The New Résumé . . . the Static One Is Dead

June 4th, 2013

We’ve discussed the traditional résumé and the social résumé in our previous posts, but many job candidates merge both to offer potential employers a well-rounded picture of what they can bring the table.

Blending the traditional résumé with the social résumé

The most familiar way to blend your traditional résumé with your social résumé is with talent communities such as LinkedIn. But don’t limit yourself to LinkedIn. Check other communities and their unique features.

VisualCV-This site not only provides a résumé platform, but has many multimedia features to make you stand out.

Xing-A global type of LinkedIn.

Razume-This community provides the tools to build your résumé and then the Razume community experts will review it for you

Ziggs-“Your one-stop source for building your online brand, marketing yourself on the web and simplifying communications with people.”

What’s today and what’s yesterday

The tradition of sending out a flat generic multi-page résumé that reflects the résumé company who created it and not you is out the door.

If you’re writing a traditional résumé, eliminate unnecessary information such as goals, personal interests and the old ‘references available on request.’ Instead of telling a potential employer that information: show them where your career is headed with your website or blog, show them your interests with your social media links and show them your references with your online business connections and clout. Like you, your résumé should be vital and vibrant, showcasing you as a three- dimensional person.

No matter which format your résumé takes, remember to keep your focus on the company or industry you’re pitching.  Your résumé should show that you understand the language and the challenges of the company or industry. It’s important that your achievements reflect what you can offer as a potential employee.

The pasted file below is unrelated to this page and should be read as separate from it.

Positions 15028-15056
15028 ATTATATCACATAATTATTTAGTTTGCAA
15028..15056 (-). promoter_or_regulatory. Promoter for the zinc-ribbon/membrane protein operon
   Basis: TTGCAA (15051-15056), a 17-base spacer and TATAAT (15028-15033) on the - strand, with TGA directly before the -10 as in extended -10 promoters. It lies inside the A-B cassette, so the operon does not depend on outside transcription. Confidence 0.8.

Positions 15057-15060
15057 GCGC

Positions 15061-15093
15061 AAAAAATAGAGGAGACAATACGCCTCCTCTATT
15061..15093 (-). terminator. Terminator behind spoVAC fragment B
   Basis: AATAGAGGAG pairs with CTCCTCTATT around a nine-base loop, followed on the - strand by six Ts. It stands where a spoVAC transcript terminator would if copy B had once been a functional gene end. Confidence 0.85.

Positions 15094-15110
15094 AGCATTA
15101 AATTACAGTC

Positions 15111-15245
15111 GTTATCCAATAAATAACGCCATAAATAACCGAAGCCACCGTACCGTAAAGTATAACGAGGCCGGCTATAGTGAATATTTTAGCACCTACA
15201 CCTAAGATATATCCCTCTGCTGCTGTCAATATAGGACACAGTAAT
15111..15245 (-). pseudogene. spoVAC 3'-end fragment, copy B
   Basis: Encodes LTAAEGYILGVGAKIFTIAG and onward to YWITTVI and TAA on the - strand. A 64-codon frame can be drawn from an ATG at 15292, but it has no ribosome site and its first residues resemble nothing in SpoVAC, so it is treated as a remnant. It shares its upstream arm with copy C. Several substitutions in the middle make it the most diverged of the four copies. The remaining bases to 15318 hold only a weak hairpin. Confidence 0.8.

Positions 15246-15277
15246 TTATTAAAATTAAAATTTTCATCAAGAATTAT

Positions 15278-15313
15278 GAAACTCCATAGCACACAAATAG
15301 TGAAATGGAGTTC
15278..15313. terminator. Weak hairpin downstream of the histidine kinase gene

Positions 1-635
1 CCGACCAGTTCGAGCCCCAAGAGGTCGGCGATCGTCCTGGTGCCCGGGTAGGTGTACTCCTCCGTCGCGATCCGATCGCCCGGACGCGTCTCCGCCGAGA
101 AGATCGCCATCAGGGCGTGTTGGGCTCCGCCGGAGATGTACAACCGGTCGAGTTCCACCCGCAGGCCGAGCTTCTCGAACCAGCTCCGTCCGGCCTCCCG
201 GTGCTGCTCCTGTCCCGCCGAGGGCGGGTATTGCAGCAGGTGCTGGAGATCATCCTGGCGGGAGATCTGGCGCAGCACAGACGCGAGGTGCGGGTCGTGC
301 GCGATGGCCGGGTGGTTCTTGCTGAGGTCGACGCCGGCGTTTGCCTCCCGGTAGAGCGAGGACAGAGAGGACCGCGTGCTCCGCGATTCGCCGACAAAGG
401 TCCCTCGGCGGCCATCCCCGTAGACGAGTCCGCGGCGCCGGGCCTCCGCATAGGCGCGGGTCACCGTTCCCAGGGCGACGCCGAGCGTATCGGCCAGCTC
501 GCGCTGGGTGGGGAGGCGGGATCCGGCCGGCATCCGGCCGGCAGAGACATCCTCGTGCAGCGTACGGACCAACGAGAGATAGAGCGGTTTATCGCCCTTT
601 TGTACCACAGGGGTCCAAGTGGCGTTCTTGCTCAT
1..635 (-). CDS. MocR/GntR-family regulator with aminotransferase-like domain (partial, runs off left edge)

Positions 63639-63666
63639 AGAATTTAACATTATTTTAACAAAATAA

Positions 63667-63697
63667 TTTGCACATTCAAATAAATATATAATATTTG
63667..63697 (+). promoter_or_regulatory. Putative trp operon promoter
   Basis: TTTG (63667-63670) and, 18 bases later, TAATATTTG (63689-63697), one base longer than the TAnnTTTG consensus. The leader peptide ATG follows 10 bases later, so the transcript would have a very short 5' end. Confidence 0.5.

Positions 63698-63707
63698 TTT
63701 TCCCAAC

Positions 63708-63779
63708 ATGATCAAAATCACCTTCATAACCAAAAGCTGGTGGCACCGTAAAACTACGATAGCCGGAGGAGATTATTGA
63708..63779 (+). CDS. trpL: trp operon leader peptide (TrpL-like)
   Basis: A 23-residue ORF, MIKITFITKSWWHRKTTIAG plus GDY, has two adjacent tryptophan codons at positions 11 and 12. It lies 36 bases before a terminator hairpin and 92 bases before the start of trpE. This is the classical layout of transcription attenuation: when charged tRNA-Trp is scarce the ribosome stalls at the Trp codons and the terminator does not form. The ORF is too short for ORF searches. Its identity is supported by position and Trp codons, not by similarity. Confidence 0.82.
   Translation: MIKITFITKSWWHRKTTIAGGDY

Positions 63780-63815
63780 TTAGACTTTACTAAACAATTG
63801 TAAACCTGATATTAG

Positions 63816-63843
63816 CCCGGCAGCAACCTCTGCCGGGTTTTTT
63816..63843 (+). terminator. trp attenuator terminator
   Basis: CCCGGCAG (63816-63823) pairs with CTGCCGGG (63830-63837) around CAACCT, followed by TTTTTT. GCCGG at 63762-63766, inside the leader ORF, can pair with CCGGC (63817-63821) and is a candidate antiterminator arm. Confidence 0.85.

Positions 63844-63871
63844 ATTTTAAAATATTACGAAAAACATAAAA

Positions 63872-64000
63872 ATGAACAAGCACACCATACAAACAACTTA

The static résumé is…dead

Chances are you’re going to have very few opportunities to mail a paper résumé. Like a paper résumé, the static résumé is history.

Since most companies now request electronic résumés, there’s no reason why you shouldn’t have an active social résumé link. Utilize hyperlinks to your webpage and/or blog, and include links to your professional profiles at business communities. Answer questions potential employers have before they even ask them with a dynamic social résumé that demonstrates your initiative.

Social résumés are an important part of job search success, and we at Olympic are committed to your success. We match the best candidate with the best companies, and we get it right the first time. Contact us and let’s chat about how we can partner to make that happen.

Introducing the Social Résumé

May 28th, 2013

What is a social résumé?

By definition, a résumé is a short summary of you, the job candidate. Social refers to social media. If you have an online presence at all, then like it or not, you already have a social résumé. Social résumés are simply utilizing online formats to present who you are and your qualifications.

Is a social résumé appropriate for you?

If your target job requires a résumé, then yes, a social résumé is a powerful way to showcase your talent. If you need to submit a traditional résumé, be sure to link to your social résumé. That’s a great way to direct potential employers to your online presence.